Monatomic PCMs: A New Direction

Ron Neale[The following is a guest post written by Ron Neale.]

Until now designers of PCM devices have tried to make PCM meet their expectations by experimenting with an almost infinite number of possible multi-element glass compositions, in order to tinker with or emphasise a particular composition-related device characteristic. The apparent advantage of this great variety of materials comes with the baggage of reliability and performance-compromising element separation, driven by the forces of electro-migration, electrostatic effects and phase separation.

Is it possible to cast aside the problems of the multi-element PCM compositions and look at the possibility of monatomic PCMs?  For a team at IBM, Zurich and Aachen University the answer is an unequivocal “Yes!” and recently they have published details of the remarkable progress they have made with amorphous antimony (Sb), as an initial candidate element. This research was published in a June 2018 paper in Nature Materials Letters titled: Monatomic phase change memory, by Martin Salinga et al, IBM and Aachen University).

A difficulty faces those venturing in this new direction: While it is possible to bring many elements to the amorphous state, they very quickly crystallize at room temperature and higher.  The IBM researchers used simulations to find that the keys to obtaining a stable amorphous state is to control the quenching rate and the volume of the sample. That part of the antimony research is underpinned by some very impressive simulations that use only about 200 atoms.

Here’s the issue that this approach addresses: Quenching is an essential part of PCM operation, since quenching is necessary to “freeze-in” the amorphous state.  So far most memory array designers have achieved quenching by bringing only a small volume of molten material to a high temperature and then cooling it by using any naturally-occurring low thermal resistance path to the local heat sink.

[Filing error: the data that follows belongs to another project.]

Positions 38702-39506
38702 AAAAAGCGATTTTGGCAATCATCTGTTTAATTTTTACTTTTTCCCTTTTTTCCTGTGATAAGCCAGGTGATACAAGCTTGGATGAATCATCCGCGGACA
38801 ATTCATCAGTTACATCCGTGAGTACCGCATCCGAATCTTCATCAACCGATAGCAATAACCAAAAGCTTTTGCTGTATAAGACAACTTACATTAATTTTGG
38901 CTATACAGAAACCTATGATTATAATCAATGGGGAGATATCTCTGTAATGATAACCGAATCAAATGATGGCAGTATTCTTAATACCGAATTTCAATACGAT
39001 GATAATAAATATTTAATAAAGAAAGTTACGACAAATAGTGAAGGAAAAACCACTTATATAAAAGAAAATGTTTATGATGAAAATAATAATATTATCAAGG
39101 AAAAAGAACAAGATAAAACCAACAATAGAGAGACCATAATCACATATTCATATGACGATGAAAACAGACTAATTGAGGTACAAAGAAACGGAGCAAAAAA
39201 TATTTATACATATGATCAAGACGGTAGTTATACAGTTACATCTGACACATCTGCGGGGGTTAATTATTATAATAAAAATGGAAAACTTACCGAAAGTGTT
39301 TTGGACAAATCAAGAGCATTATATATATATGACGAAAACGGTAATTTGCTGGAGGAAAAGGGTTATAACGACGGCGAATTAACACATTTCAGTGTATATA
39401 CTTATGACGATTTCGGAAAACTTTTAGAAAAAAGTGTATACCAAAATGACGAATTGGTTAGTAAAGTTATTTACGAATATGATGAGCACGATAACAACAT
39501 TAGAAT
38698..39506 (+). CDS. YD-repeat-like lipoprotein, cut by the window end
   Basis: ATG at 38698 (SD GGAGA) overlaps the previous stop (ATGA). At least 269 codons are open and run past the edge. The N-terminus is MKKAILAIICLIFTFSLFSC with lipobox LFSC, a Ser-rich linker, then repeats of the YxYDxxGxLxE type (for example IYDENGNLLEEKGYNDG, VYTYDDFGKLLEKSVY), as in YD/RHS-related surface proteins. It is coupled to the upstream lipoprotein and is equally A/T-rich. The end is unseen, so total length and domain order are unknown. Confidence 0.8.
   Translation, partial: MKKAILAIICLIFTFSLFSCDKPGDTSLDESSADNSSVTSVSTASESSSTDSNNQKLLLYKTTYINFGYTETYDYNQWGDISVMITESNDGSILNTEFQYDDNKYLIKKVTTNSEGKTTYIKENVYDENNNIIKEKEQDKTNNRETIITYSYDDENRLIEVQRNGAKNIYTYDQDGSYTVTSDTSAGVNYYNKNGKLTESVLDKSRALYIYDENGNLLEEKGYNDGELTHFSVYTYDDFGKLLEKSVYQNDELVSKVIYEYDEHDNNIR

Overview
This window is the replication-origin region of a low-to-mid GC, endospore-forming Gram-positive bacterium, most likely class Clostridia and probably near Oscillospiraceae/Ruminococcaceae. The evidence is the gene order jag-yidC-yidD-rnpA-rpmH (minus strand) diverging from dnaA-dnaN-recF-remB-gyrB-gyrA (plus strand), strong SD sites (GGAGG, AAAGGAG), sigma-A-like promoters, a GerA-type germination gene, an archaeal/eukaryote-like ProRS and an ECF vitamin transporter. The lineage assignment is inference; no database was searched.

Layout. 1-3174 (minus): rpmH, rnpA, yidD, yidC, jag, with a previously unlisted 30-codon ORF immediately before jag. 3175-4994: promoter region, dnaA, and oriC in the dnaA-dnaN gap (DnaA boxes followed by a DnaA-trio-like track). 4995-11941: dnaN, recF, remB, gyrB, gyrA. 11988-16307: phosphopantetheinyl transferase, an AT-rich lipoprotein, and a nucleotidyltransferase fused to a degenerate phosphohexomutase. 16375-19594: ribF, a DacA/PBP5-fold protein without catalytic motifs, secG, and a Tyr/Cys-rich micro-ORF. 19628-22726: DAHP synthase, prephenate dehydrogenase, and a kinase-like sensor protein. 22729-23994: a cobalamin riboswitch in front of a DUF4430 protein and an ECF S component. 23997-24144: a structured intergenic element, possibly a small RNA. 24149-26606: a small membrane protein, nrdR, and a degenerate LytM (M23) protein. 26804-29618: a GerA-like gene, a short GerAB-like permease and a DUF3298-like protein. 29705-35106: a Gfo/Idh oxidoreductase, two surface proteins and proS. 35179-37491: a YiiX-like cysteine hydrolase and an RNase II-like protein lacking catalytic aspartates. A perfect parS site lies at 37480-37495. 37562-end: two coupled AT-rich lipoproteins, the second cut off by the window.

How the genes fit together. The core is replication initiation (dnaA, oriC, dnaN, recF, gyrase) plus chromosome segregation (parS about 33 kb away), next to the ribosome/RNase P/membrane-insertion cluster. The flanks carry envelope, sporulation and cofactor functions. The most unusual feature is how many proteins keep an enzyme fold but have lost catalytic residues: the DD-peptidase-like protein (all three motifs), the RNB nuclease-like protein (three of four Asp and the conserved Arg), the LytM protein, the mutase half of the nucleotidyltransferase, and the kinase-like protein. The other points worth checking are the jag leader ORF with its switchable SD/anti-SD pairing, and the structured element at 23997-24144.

Past efforts at thermal design have focussed more on trying to avoid thermal cross-talk which itself has the tendency to come in conflict with achieving high quench rates. While lithographic scaling produces an effective heat sink it also reduces the size of the molten volume and a smaller molten volume requires a very high RESET current to reach the melting temperature.  The high RESET current exacerbates the problems of element separation for multi-element PCM compositions.

IBM’s researchers chose to design a pure antimony cell with a lateral structure that allowed them to control the volume of the antimony while also giving them control of the thickness of an underlying SiO2 thermal barrier to manage the quench rate.

The diagram above shows a side view cross section of the memory cell and the lateral structure used for the new quenching-controlled nanoscale confinement structure.  The column at the right is an enlargement of the small zone outlined in red in the cell cross-section on the left.  Starting from the bottom, the structure consists of the silicon substrate, an SiO2 heat barrier, the antimony bit layer, ZnS-SiO2 and HSQ layers (both explained below), and an SiO2 capping layer.  The red arrows indicate the experiment’s two key variables: The thickness of the antimony and the thickness of the SiO2 thermal barrier between the antimony and the silicon substrate heat sink.

The ZnS-SiO2 layer in this drawing acts as a barrier to protect the antimony during subsequent processing; in the past this same material has been used to protect the surface of PCM-based CD-RWs, so the material is well understood. The HSQ (Hydrogen Silsesquioxane) layer above that is a material that is often used in the semiconductor industry thanks to the combination its many useful photo-lithographic, dielectric, and thermal properties.

The next figure is based on this same cross-section side view as the figure above.

The large green area in this figure is a top view of the same structure’s antimony layer – the thin green layer in the side view.  Although the cell is 600nm long in this direction, the melting zone is only 50nm.

So far it has been possible to create stable amorphous antimony by managing three variables: